Project Evident believes that evidence building is an important part of developing Pay for Success (PFS) structures in the social sector.
Evaluation and data collection can inform how services are delivered over time, which services are most viable to the community in question, and how funds should be distributed within programs.
Nonprofit organizations that are looking to move toward a Pay for Success funding model - where they secure up front capital for programs from private donors and use government funding to repay it, can learn from this resource from The Urban Institute.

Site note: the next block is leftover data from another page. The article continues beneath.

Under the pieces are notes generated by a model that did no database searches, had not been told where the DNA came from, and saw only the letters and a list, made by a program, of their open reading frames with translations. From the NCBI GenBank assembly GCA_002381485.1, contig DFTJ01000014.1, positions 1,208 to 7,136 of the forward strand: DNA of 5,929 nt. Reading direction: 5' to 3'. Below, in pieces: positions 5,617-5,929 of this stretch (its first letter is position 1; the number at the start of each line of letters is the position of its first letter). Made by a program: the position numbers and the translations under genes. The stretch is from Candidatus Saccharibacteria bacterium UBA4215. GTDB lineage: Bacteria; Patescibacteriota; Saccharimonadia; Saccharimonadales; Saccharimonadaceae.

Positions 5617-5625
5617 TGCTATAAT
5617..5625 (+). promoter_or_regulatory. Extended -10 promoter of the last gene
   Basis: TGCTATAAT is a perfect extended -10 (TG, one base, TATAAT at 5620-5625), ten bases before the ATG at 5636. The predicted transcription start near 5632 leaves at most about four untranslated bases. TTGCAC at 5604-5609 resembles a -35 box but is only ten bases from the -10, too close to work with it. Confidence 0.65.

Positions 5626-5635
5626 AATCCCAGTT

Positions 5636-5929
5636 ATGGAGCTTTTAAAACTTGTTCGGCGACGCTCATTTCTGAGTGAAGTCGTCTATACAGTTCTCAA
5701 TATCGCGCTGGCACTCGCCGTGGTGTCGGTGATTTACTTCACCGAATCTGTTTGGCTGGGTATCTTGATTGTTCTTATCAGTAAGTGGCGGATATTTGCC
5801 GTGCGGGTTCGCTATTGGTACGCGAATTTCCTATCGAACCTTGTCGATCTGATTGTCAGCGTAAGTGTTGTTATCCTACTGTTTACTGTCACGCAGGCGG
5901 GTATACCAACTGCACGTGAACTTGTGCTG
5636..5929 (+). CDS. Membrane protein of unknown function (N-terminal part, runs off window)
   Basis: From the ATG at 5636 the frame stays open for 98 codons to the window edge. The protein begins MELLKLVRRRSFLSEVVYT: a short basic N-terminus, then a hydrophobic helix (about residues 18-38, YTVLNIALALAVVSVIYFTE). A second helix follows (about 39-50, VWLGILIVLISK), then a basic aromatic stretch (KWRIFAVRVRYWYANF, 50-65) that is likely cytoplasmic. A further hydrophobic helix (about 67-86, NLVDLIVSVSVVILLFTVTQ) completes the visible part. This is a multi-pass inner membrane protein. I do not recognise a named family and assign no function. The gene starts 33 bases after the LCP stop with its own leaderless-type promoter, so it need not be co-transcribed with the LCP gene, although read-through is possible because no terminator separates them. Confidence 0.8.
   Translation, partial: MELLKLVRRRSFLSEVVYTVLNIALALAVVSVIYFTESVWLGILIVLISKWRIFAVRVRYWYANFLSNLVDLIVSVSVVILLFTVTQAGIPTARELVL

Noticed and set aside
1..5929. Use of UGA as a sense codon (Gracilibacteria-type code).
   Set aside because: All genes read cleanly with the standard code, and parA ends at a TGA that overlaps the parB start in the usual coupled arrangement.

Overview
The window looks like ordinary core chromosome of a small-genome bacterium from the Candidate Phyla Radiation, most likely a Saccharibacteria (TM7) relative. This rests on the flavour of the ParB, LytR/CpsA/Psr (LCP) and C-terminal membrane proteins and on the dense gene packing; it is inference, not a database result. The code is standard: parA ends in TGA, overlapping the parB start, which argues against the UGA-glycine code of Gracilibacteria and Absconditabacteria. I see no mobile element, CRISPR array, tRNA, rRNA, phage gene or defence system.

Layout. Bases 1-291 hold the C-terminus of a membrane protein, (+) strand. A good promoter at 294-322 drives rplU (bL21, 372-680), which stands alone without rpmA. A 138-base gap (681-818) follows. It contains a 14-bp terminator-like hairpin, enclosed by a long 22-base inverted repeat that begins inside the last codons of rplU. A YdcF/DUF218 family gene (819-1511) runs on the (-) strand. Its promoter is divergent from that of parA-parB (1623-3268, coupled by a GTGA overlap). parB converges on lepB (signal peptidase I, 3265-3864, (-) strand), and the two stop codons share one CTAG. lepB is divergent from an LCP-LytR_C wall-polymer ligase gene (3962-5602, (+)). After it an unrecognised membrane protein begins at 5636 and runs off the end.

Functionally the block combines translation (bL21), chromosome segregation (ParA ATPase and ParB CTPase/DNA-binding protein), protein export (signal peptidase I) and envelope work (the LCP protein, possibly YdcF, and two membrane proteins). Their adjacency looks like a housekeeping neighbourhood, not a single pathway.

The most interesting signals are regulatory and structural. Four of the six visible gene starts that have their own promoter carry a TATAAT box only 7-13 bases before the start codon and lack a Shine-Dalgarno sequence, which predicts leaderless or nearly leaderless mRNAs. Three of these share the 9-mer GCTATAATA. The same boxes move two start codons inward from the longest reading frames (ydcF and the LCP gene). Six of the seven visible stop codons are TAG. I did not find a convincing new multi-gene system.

Starting with descriptions of incentives for funders, the resource also poses questions to consider including structure, repayment, mitigating risk, and developing a plan for a PFS structure.
Its content is based partly on stakeholders’ experiences with ongoing PFS projects.
This resource takes a deep dive into Pay for Success + Early Childhood Education, and includes tools to help others working in early childhood education build their own PFS projects, and to begin advocating for PFS specific legislation.
You can access the resource here.